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Dr Ceri Harrop

Dr Ceri Harrop

Research Area: Asthma and lung disease

What is it like being a scientist?

In three words… fascinating, fulfilling yet frustrating!

What inspired you to become a scientist?

I’ve always been inherently curious about the what, why, where and when of everything, and science allows me to explore all these things and be paid for it!

What is the best thing about being a scientist/your job?

Varied projects, great people, many opportunities to travel and flexible daily working hours.

If you could go back in time which scientist would you like to meet and what would you ask them?

Kary Mullis, the guy who discovered how to make many copies of DNA from a tiny sample. "Just how did you come up with the idea, and did you have any clue as to its huge implications for future research, crime investigation, paternity testing etc.?"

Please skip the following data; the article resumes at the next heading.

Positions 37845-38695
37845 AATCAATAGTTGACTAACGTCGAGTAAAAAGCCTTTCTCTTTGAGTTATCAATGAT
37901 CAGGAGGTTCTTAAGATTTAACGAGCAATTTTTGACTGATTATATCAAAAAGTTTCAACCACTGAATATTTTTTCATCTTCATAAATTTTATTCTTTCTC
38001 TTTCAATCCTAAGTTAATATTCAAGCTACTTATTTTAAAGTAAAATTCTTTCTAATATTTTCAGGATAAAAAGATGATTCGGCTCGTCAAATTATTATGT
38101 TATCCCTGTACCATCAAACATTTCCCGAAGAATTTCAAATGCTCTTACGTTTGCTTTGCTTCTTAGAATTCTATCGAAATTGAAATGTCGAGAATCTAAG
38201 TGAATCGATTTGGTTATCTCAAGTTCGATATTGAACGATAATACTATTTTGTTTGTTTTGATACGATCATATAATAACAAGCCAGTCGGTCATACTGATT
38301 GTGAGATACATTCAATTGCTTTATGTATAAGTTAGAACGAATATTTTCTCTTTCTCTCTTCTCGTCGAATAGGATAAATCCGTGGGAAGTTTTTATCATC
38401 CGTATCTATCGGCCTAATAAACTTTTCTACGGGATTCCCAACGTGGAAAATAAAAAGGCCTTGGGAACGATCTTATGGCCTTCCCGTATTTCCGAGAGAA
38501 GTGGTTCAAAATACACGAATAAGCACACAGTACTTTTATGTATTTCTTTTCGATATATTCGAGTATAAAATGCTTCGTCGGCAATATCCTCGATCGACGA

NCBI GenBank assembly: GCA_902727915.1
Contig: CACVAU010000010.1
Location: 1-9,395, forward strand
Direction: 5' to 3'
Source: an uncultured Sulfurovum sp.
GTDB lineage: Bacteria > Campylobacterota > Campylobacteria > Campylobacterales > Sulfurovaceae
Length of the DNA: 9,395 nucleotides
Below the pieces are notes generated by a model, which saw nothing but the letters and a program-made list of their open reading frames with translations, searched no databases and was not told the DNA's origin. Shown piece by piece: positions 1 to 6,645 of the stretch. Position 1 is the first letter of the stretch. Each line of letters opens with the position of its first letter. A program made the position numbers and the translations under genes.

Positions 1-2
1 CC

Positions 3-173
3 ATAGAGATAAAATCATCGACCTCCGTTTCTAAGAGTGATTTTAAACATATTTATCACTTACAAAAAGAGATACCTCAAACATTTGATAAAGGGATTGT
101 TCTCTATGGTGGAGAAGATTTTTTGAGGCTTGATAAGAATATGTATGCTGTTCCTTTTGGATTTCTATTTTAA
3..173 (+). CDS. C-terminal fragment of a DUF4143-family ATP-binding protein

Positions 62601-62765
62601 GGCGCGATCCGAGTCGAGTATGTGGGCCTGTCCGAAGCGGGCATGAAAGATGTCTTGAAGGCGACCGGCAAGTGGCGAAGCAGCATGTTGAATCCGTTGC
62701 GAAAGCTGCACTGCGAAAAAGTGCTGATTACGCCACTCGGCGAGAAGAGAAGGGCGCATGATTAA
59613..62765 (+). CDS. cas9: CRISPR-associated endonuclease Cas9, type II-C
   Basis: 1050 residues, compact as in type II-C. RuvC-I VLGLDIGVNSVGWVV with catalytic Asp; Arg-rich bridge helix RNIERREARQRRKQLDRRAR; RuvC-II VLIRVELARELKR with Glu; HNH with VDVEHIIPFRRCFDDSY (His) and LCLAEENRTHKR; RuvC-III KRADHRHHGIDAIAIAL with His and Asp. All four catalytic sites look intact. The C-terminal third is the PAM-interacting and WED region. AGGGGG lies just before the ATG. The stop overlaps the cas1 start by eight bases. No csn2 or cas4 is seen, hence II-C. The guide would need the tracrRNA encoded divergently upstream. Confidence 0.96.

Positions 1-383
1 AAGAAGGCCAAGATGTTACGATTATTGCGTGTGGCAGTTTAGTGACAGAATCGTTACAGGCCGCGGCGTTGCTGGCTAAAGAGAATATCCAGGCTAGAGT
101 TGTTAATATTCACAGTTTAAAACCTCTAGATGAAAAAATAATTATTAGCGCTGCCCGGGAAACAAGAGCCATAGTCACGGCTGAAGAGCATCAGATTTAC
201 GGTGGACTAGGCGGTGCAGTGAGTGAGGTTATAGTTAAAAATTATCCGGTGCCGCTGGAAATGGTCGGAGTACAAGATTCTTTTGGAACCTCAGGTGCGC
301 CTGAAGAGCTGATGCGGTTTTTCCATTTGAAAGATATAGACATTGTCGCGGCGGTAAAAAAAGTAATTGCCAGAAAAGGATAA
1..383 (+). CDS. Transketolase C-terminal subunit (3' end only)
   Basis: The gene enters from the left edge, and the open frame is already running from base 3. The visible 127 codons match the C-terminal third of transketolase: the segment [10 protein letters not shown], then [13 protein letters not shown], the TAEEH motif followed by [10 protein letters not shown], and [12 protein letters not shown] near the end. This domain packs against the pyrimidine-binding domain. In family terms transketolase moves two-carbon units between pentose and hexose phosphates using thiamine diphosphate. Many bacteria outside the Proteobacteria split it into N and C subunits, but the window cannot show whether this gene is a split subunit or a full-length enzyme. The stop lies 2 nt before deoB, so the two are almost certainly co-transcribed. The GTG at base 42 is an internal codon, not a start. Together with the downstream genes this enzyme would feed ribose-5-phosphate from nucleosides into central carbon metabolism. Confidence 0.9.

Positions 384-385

What do you do in your free time?

I have two dogs, so I do loads of walking with them in North Wales and on the coast in Pembrokeshire. We also have a VW Camper and love to head off for the weekend, biking, surfing and travelling about. At home, I love to cook and often have friends and family over for dinner.

What is the first science you remember doing?

When I was about 12 years old, I joined Science Club at school and we designed and carried out a project investigating the anti-bacterial claims of various everyday products, including shampoo, toothpaste, washing up liquid etc. We entered a national competition as part of the CREST Science Awards, and we won!

What’s the funniest/strangest/most surprising experience you have had in your career?

Being invited to speak at the launch of the Society of Biology, when the only other two speakers at this prestigious event were Sir Paul Nurse and Sir David Attenborough! Fantastic!

What discovery or invention could you not live without?

The internet!

What do you think is the most important thing yet to be discovered/invented?

A cheap and effective vaccination against HIV.

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